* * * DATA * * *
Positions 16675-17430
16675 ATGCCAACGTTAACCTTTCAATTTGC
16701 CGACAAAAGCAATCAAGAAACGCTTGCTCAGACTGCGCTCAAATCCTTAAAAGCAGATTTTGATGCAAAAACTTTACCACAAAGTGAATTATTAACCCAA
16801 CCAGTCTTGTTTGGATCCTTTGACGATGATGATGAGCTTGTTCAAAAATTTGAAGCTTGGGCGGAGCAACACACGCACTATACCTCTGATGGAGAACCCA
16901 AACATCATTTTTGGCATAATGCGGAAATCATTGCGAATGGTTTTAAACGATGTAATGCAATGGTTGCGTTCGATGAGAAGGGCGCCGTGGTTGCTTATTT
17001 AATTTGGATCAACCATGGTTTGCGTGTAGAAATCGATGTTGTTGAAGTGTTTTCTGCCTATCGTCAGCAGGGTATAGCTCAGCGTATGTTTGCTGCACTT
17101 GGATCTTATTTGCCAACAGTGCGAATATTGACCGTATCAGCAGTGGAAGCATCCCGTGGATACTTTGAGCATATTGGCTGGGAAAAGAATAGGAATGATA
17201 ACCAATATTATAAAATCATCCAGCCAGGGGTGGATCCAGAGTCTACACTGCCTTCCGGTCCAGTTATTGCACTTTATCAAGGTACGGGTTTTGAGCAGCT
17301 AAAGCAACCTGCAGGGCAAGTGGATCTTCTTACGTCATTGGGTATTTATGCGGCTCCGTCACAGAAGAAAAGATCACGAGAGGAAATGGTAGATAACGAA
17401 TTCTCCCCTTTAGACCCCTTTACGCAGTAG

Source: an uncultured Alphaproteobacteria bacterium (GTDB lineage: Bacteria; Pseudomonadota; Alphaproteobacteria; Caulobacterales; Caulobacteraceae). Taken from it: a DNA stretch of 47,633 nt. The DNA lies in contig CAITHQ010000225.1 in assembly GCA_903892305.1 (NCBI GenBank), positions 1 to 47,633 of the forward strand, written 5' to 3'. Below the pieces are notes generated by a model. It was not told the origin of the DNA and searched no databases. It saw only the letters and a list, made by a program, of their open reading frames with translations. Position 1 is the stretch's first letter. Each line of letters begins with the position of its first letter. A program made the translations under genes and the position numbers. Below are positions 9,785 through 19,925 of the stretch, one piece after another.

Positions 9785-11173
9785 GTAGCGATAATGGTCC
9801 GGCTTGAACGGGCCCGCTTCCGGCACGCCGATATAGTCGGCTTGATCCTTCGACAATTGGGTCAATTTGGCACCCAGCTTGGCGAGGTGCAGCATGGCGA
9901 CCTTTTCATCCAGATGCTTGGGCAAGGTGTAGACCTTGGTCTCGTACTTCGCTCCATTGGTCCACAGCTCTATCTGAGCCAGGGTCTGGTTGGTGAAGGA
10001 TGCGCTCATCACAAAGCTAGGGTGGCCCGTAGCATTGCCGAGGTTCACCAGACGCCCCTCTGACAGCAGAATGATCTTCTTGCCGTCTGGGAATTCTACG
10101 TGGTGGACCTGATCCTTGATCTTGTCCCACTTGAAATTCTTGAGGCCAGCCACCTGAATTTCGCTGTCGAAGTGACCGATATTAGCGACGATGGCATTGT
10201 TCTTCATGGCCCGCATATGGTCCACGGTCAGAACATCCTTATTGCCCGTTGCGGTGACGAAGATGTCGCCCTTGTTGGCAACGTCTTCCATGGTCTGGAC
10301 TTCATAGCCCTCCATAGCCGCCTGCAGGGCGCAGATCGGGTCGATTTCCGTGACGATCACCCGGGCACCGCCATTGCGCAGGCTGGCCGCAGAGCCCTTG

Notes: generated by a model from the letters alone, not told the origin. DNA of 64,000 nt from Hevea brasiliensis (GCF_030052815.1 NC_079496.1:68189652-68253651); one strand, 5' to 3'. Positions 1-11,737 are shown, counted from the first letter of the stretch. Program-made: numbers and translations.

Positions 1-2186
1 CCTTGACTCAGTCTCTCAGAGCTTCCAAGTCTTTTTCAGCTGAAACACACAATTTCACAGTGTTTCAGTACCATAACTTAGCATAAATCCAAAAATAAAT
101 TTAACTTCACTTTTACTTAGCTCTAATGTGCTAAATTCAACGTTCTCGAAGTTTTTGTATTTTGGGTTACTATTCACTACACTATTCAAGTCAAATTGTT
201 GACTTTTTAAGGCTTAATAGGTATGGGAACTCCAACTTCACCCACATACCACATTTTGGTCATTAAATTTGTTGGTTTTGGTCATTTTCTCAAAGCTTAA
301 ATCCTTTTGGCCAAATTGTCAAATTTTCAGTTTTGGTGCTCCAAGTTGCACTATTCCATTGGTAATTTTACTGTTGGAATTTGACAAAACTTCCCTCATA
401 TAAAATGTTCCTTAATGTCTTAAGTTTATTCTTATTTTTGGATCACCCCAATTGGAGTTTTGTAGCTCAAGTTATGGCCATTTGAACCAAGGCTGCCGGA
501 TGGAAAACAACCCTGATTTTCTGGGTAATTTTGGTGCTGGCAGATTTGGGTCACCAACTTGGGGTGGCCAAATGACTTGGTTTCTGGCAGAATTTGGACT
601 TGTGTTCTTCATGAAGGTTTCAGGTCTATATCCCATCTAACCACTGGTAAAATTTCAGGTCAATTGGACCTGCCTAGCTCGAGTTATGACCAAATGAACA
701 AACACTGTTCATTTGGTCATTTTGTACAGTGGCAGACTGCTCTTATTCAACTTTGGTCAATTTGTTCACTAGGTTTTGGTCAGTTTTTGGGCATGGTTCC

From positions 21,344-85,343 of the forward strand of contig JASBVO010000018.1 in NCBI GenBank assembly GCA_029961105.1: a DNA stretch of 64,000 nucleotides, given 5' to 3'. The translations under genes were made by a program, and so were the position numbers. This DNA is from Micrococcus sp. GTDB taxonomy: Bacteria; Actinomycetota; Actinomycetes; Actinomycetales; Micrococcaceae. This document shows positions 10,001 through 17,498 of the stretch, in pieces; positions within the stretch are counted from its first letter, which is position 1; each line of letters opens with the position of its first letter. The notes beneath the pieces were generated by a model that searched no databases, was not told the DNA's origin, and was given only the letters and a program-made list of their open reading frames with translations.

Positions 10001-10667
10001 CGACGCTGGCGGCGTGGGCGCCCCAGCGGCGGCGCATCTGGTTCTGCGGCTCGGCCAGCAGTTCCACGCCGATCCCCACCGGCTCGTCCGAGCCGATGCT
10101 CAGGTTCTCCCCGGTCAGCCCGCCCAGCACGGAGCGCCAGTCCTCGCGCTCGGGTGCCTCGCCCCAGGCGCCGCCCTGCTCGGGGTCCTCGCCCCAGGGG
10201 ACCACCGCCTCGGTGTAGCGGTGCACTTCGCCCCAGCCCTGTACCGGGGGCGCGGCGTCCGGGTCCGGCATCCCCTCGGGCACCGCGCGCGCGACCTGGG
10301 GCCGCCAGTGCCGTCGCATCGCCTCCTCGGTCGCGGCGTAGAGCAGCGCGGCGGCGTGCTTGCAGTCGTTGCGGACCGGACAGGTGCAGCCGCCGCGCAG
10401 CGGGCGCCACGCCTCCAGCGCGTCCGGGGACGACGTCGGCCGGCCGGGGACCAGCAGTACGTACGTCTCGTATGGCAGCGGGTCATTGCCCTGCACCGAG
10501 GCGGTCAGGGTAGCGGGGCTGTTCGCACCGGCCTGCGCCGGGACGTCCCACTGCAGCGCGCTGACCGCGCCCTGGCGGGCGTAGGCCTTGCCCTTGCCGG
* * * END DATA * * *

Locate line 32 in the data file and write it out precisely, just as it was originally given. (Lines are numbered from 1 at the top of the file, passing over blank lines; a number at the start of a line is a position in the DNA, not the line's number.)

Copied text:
10001 CGACGCTGGCGGCGTGGGCGCCCCAGCGGCGGCGCATCTGGTTCTGCGGCTCGGCCAGCAGTTCCACGCCGATCCCCACCGGCTCGTCCGAGCCGATGCT